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"What is York doing to combat the gender gap?" report Science Editor.
As science students button up their lab coats and prepare for a new term of gruelling nine o’clock lectures, the news of 2014’s Nobel Prize winners should come as welcome inspiration, especially for those suffering from a lack of motivation. Characterised by a prestige equivalent to that of the Oscars, the awards for Chemistry, Physics and Medicine are the subject of scientists’ dreams the world-over. For female scientists, however, a glance at the list of past Laureates can make the chance of being awarded a Nobel seem just that; a dream.
|Marie Curie features amongst an otherwise entirely male crowd in the
official photograph from the 1927 Solvay Conference in Belgium. 87 years
later and the science field is still dominated by men. |
The Nobel Prizes were first awarded in 1901 following Alfred Nobel’s dying request that his entire remaining estate be used to endow ‘prizes to those who, during the preceding year, shall have conferred the greatest benefit on mankind’. Since then 566 Laureates have been awarded prizes for Physics, Chemistry and Medicine. Just 17 of these have been awarded to women.
Historically, science was considered a male profession: any women involved were considered to be serving men and science, not as pioneers themselves. Mary Curie, the first person to win Nobel prizes in two separate disciplines, was turned down by the French Academy of Sciences in 1911 on the basis that she was a woman.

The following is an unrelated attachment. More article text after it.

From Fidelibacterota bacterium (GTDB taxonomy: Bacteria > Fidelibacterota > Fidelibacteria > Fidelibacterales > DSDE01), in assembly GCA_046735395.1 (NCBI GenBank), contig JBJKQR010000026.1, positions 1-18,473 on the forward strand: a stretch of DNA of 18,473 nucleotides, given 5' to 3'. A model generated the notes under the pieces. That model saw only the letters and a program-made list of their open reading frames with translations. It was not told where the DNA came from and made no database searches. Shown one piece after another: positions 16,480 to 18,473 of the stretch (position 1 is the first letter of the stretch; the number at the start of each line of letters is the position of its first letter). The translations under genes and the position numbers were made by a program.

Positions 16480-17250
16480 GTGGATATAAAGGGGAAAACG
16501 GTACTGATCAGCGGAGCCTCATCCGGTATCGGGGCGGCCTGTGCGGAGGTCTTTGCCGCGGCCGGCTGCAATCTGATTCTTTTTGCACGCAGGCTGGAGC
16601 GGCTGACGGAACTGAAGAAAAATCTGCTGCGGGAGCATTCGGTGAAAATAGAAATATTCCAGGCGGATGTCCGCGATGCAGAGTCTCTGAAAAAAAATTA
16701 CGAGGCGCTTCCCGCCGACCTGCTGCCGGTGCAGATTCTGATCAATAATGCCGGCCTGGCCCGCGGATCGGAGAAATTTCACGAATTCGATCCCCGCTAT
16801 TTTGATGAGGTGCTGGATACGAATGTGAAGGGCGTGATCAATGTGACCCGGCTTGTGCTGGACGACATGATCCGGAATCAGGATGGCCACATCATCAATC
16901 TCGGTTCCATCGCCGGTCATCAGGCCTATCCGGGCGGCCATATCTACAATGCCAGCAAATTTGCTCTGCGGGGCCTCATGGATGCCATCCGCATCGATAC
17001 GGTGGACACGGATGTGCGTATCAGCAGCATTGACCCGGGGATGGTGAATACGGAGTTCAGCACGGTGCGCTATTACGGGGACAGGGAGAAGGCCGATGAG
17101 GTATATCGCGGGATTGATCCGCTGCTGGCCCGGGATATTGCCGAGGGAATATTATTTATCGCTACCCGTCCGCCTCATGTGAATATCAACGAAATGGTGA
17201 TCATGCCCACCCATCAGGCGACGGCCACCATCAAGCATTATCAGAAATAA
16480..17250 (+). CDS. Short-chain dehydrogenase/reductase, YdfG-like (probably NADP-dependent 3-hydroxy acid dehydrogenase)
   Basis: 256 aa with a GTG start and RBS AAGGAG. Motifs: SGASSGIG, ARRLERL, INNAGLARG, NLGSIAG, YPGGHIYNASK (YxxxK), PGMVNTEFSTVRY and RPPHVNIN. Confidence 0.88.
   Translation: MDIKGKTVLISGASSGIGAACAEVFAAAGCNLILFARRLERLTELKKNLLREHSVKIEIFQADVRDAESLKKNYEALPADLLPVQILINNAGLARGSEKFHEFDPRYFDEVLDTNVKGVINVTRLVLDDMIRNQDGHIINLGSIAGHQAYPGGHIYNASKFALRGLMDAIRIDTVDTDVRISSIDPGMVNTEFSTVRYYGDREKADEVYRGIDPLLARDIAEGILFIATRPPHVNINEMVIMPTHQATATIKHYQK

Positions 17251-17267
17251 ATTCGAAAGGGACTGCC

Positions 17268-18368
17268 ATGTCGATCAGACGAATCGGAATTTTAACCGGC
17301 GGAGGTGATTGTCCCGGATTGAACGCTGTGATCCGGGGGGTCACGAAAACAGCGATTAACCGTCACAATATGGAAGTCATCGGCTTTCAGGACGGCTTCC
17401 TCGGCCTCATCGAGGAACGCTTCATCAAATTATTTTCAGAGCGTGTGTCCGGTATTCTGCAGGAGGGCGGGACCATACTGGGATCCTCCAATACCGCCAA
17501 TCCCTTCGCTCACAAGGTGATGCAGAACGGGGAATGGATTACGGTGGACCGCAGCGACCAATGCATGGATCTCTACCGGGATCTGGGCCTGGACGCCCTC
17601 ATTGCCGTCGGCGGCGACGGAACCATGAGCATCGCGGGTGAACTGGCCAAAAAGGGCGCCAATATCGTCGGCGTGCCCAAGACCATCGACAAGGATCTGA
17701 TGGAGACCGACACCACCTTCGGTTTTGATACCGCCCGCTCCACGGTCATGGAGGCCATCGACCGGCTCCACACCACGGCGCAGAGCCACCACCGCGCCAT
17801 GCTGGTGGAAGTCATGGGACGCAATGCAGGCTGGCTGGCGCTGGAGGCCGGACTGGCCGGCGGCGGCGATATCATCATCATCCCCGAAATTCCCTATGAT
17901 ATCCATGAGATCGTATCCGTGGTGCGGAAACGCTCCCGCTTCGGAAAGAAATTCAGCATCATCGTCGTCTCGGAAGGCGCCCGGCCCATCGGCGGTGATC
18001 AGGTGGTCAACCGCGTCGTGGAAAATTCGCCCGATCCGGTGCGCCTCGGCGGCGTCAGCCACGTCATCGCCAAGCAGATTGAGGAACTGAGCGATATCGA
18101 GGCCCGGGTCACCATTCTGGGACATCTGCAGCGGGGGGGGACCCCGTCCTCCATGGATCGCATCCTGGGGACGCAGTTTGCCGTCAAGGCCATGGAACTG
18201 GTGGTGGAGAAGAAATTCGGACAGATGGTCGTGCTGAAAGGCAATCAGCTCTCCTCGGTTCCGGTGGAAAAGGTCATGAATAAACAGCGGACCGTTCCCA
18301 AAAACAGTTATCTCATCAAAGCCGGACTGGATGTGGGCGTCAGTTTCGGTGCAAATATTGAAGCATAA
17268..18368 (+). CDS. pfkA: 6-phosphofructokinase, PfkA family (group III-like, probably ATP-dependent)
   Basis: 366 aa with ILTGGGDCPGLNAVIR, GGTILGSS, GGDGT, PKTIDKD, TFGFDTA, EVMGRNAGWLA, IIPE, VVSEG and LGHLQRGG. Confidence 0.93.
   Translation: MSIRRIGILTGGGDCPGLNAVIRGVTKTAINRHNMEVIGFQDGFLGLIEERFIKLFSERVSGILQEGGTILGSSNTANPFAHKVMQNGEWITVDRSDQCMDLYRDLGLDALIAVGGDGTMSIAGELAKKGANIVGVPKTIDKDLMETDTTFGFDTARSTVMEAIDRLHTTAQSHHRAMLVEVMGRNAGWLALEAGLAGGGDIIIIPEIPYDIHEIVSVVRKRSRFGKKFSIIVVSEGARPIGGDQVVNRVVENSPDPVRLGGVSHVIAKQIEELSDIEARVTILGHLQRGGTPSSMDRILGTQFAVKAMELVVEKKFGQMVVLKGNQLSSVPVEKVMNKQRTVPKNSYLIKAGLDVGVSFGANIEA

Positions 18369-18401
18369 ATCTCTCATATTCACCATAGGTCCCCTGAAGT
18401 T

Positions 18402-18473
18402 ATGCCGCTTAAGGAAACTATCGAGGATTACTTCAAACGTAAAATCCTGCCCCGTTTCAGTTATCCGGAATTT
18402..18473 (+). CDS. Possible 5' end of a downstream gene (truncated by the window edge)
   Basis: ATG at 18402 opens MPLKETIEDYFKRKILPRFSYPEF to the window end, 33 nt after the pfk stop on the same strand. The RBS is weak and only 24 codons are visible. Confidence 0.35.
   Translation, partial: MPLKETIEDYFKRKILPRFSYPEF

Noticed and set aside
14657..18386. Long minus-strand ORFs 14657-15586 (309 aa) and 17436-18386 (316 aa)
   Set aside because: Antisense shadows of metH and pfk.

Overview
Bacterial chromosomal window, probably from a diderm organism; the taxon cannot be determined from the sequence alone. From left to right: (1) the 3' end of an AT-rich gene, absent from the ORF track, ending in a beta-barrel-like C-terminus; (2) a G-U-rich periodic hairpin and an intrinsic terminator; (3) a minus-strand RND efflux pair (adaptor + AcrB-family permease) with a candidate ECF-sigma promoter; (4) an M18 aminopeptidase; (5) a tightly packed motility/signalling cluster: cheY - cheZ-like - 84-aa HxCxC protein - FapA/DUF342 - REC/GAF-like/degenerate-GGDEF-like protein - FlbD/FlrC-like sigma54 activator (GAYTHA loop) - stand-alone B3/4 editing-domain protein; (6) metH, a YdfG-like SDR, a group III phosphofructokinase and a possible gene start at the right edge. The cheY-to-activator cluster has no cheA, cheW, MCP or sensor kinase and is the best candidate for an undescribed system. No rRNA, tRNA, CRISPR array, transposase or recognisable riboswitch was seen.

Whilst such outright sexism wouldn’t be tolerated in this day and age, women still are, consciously or unconsciously, discriminated against in science, engineering and technology. The US National Science Foundation found that, on average, women earn 82% of what men make. In another study where 127 professors from 6 different US universities were asked to evaluate two CVs, the professors said they would offer $3730 less per year to ‘Jennifer’ than to ‘John’ despite their CVs being identical.
In recent years there have been various campaigns created, in an attempt to up-end this cultural sexism. Just in case the Nobel Laureates weren’t inspiration enough to get you through your first month of labs, October 14th has been pronounced Ada Lovelace Day, ‘an international day celebrating the achievements of women in science technology, engineering and maths’. Named after the first computer programmer, the day was set up after psychologist Penelope Lockwood emphasised the need for female role models.